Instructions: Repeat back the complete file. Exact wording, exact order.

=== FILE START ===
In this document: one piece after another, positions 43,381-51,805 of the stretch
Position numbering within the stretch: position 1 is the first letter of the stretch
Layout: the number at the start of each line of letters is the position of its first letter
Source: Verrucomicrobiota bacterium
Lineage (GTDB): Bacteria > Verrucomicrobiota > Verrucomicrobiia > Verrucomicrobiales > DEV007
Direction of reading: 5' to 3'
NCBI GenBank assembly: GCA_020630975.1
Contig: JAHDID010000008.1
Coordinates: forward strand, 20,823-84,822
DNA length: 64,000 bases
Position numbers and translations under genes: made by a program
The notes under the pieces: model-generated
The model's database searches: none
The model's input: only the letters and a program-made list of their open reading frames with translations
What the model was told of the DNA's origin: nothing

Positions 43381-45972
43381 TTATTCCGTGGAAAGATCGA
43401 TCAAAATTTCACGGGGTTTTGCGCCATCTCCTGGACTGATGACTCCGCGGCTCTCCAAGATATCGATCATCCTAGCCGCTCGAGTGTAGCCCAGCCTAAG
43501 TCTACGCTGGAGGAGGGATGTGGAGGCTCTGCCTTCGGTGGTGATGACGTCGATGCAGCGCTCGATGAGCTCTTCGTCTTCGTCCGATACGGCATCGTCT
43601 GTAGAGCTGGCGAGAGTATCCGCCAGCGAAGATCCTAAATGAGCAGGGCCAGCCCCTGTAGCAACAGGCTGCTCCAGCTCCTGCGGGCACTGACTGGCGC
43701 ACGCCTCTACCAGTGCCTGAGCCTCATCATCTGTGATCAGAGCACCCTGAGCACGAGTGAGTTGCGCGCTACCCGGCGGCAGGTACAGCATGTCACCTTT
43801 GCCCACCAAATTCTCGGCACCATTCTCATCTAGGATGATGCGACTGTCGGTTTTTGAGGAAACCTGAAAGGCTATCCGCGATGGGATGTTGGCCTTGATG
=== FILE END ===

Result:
In this document: one piece after another, positions 43,381-51,805 of the stretch
Position numbering within the stretch: position 1 is the first letter of the stretch
Layout: the number at the start of each line of letters is the position of its first letter
Source: Verrucomicrobiota bacterium
Lineage (GTDB): Bacteria > Verrucomicrobiota > Verrucomicrobiia > Verrucomicrobiales > DEV007
Direction of reading: 5' to 3'
NCBI GenBank assembly: GCA_020630975.1
Contig: JAHDID010000008.1
Coordinates: forward strand, 20,823-84,822
DNA length: 64,000 bases
Position numbers and translations under genes: made by a program
The notes under the pieces: model-generated
The model's database searches: none
The model's input: only the letters and a program-made list of their open reading frames with translations
What the model was told of the DNA's origin: nothing

Positions 43381-45972
43381 TTATTCCGTGGAAAGATCGA
43401 TCAAAATTTCACGGGGTTTTGCGCCATCTCCTGGACTGATGACTCCGCGGCTCTCCAAGATATCGATCATCCTAGCCGCTCGAGTGTAGCCCAGCCTAAG
43501 TCTACGCTGGAGGAGGGATGTGGAGGCTCTGCCTTCGGTGGTGATGACGTCGATGCAGCGCTCGATGAGCTCTTCGTCTTCGTCCGATACGGCATCGTCT
43601 GTAGAGCTGGCGAGAGTATCCGCCAGCGAAGATCCTAAATGAGCAGGGCCAGCCCCTGTAGCAACAGGCTGCTCCAGCTCCTGCGGGCACTGACTGGCGC
43701 ACGCCTCTACCAGTGCCTGAGCCTCATCATCTGTGATCAGAGCACCCTGAGCACGAGTGAGTTGCGCGCTACCCGGCGGCAGGTACAGCATGTCACCTTT
43801 GCCCACCAAATTCTCGGCACCATTCTCATCTAGGATGATGCGACTGTCGGTTTTTGAGGAAACCTGAAAGGCTATCCGCGATGGGATGTTGGCCTTGATG